ALL NIGHT LOVERS (2022) BY MIEKO KAWAKAMI – THE CONDITION OF THE MODERN WOMAN
BOOK REVIEW EDITOR-IN-CHIEF ELLA KELLEHER WRITTEN – Like a hamster running on its wheel, going precisely nowhere, Fuyuko Irie, thirty-four-year-old freelance editor-in-chief, does not question the banality of her daily life. The latest publication by Japanese author Mieko Kawakami, All night lovers (2022), follows a character with no real friends, no boyfriend, and no real passion for his job. She doesn’t drink and has only had sex once, in high school. Except for her odd relationship with her narcissistic supervisor, Hijiri, Fuyuko is entirely on her own.
Everything begins to fall apart once Fuyuko risks venturing out for a night of drinking sake and beer. Looking at her reflection in a store window, she becomes terrified: “What I saw in the reflection was myself, in a cardigan and faded jeans, at thirty-four. Just a miserable woman, who couldn’t even have fun on a glorious day like this, alone in the city, desperately clutching a bag full to bursting with the kind of stuff that other people wave or throw in the trash first luck they get. Thus, Fuyuko begins to use alcoholic escapism to forget the horrors of everyday life. A single cup of sake allows him to “let go [her] usual me.
The famous Japanese writer Mieko Kawakami (author of Breasts and Eggs from 2020 and heaven from 2021) focuses on protagonists struggling within societal boundaries. In Breasts and EggsMakiko fought against prevalent stereotypes of femininity, such as women being expected to be obedient housewives. heaven exposed the cruelty unleashed on two school children that society considers “different”. Now the protagonist Fuyuko in All night lovers (2022) fighting complacency. She asks: How can we all be individuals in a modern world where passionless, eight-hour daily work is the norm? Alas, for her, the answer is: Drinking alcohol.
Desperate to feel a deeper commitment to life, Fuyuko enrolls in a course at a local university. She meets a physicist named Mitsutsuka, who immediately electrifies her with his charm. Fuyuko allows herself to be vulnerable with him and admits her particular obsession with light and dark. Mitsutsuka explains the complexities of photons, reflectivity, and the theories surrounding what we can and cannot see. An interesting parallel emerges – the two become each other’s light source. And brewing in dark, invisible places is attraction, if not love.
As the novel progresses, Fuyuko meets Kyoko, a friend who set up her freelance editing job. In this meeting, we are offered a brilliant irony around the condition of modern women. A half-drunk Kyoko congratulates Fuyuko on her newfound career independence while simultaneously criticizing Hijiri (Fuyuko’s obsessed, go-getter boss) for the same self-reliance. Kyoko carelessly tries to avoid offending Fuyuko by stating that “there are a lot of people who want to put themselves forward, competing for the spotlight… [which] makes more trouble for the rest of us. But you don’t have to worry about that, because you’re not like that. In other words, you’re not a real threat because you’re not motivated and won’t go that far anyway.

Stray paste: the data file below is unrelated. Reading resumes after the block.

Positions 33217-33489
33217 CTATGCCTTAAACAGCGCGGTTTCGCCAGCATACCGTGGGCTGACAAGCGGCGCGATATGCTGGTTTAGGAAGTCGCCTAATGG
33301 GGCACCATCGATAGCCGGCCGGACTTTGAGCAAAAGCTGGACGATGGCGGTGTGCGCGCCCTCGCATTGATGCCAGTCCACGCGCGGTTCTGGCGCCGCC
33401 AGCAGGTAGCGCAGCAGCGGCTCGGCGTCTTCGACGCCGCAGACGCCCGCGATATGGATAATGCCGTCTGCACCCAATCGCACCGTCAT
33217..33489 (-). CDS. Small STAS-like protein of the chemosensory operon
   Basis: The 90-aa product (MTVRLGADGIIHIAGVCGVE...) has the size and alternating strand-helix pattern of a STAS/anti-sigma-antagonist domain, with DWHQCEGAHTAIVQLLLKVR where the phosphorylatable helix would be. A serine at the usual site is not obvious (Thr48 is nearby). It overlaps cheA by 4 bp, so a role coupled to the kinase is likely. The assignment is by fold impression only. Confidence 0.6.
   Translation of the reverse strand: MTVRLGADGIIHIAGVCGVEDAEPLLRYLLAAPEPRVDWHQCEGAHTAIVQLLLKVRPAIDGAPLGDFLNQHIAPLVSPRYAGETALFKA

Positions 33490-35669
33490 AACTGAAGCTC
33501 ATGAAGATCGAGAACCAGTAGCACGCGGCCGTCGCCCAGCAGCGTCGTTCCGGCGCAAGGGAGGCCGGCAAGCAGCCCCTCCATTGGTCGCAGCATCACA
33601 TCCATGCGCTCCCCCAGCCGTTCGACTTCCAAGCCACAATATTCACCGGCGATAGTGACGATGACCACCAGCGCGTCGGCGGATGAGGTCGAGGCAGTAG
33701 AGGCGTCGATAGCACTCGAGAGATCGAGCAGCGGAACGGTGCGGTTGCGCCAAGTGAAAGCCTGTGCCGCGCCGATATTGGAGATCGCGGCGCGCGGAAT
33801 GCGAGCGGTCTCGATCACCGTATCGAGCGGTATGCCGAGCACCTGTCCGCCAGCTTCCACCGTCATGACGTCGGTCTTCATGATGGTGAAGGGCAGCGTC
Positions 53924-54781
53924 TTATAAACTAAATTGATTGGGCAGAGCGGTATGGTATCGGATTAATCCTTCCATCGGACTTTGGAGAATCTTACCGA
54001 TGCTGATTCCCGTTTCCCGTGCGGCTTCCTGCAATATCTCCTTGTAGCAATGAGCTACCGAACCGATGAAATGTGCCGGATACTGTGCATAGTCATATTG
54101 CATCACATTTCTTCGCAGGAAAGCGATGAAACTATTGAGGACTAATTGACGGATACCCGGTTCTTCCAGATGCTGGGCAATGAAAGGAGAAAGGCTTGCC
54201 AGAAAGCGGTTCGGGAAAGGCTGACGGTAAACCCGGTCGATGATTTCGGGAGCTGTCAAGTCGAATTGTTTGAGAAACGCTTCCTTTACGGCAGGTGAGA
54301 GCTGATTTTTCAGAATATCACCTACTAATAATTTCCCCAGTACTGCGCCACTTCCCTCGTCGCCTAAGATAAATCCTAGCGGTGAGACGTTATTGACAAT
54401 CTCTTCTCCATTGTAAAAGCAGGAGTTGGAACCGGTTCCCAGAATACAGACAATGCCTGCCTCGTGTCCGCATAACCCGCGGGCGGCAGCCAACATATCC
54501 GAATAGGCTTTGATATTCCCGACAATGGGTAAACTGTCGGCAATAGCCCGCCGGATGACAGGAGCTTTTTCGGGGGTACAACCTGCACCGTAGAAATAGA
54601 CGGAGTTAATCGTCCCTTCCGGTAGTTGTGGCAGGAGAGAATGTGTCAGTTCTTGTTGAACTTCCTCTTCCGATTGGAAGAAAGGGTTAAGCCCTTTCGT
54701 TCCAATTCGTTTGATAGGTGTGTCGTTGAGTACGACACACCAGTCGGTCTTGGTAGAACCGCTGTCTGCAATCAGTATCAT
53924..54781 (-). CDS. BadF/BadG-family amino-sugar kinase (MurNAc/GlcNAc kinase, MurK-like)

Kyoko continues to berate Hijiri, whom she envies for her success, and other independent women in her position by judging her frivolous sex life and her beauty. Kyoko fumes that career-focused women “put so much pressure on the women around them… [women] in the office should live up to her example and look pretty while they’re there. With perfect comic timing, Kyoko presents her congratulatory gift to Fuyuko – the same perfume Boss Hijiri gave Fuyuko earlier in the book. Kawakami includes this subtle but effective detail to highlight how despite criticism from women who follow society’s code of femininity, Kyoko still yields to the same standard of beauty.
Kawakami’s genius, amplified by the combined translation skills of Sam Bett and David Boyd, lies in the idea that women often mold themselves into narrow beauty standards and roles of femininity, even while consciously despising it. Why? Because of our very human desire to be loved. Fuyuko is skeptical of motherhood and financial dependence on men. Still, his passion for Mitsutsuka is enough to make him at least try to meet the societal expectation of the “perfect woman”. For their last date, she transforms into a clone of Hijiri – clothes, makeup, hair and all.
The emotional precipice of All night lovers is not the truth that Mitsutsuka reveals about himself – that he is an impostor. Instead, it’s a haunting and utterly devastating line that Hijiri hisses at Fuyuko after her date that echoes Fuyuko’s most heartbreaking sexual assault during her teenage years. Kawakami forces the reader to wonder why women inflict such insidious wounds on themselves. Her stellar writing never loses sight of the massive patriarchal structures that overshadow the events of the novel and lead the female characters down divergent paths. A quick and emotionally impactful read – Kamakami’s latest is worth the time and possible tears.
Ella Kelleher, an LMU English major, is a book review editor and editor for Asia Media International. She majored in English with a concentration in multi-ethnic literature.